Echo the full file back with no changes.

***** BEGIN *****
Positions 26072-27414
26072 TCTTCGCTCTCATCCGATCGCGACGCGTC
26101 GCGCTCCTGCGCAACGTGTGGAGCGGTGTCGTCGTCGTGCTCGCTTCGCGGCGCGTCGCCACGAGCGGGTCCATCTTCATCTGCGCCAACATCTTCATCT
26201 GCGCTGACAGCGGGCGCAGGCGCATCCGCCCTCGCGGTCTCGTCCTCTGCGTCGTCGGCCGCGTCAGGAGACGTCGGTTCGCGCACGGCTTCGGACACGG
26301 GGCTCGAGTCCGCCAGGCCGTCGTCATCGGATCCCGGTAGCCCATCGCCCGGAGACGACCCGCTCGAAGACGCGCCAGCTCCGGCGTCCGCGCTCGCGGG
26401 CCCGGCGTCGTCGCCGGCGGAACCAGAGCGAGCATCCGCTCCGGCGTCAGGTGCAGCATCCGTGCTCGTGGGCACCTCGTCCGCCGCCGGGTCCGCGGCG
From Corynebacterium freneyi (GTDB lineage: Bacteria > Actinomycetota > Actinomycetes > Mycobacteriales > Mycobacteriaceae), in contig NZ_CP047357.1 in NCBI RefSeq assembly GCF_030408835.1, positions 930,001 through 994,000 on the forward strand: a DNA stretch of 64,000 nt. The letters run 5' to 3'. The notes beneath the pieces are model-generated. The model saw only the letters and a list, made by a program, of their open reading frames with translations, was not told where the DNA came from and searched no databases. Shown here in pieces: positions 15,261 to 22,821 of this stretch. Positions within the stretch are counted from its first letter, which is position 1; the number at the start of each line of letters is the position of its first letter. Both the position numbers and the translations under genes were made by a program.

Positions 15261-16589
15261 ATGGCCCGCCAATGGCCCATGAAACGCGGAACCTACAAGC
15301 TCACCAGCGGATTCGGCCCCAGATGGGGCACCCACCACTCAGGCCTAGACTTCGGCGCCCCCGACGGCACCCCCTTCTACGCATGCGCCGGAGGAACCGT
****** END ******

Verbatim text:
Positions 26072-27414
26072 TCTTCGCTCTCATCCGATCGCGACGCGTC
26101 GCGCTCCTGCGCAACGTGTGGAGCGGTGTCGTCGTCGTGCTCGCTTCGCGGCGCGTCGCCACGAGCGGGTCCATCTTCATCTGCGCCAACATCTTCATCT
26201 GCGCTGACAGCGGGCGCAGGCGCATCCGCCCTCGCGGTCTCGTCCTCTGCGTCGTCGGCCGCGTCAGGAGACGTCGGTTCGCGCACGGCTTCGGACACGG
26301 GGCTCGAGTCCGCCAGGCCGTCGTCATCGGATCCCGGTAGCCCATCGCCCGGAGACGACCCGCTCGAAGACGCGCCAGCTCCGGCGTCCGCGCTCGCGGG
26401 CCCGGCGTCGTCGCCGGCGGAACCAGAGCGAGCATCCGCTCCGGCGTCAGGTGCAGCATCCGTGCTCGTGGGCACCTCGTCCGCCGCCGGGTCCGCGGCG
From Corynebacterium freneyi (GTDB lineage: Bacteria > Actinomycetota > Actinomycetes > Mycobacteriales > Mycobacteriaceae), in contig NZ_CP047357.1 in NCBI RefSeq assembly GCF_030408835.1, positions 930,001 through 994,000 on the forward strand: a DNA stretch of 64,000 nt. The letters run 5' to 3'. The notes beneath the pieces are model-generated. The model saw only the letters and a list, made by a program, of their open reading frames with translations, was not told where the DNA came from and searched no databases. Shown here in pieces: positions 15,261 to 22,821 of this stretch. Positions within the stretch are counted from its first letter, which is position 1; the number at the start of each line of letters is the position of its first letter. Both the position numbers and the translations under genes were made by a program.

Positions 15261-16589
15261 ATGGCCCGCCAATGGCCCATGAAACGCGGAACCTACAAGC
15301 TCACCAGCGGATTCGGCCCCAGATGGGGCACCCACCACTCAGGCCTAGACTTCGGCGCCCCCGACGGCACCCCCTTCTACGCATGCGCCGGAGGAACCGT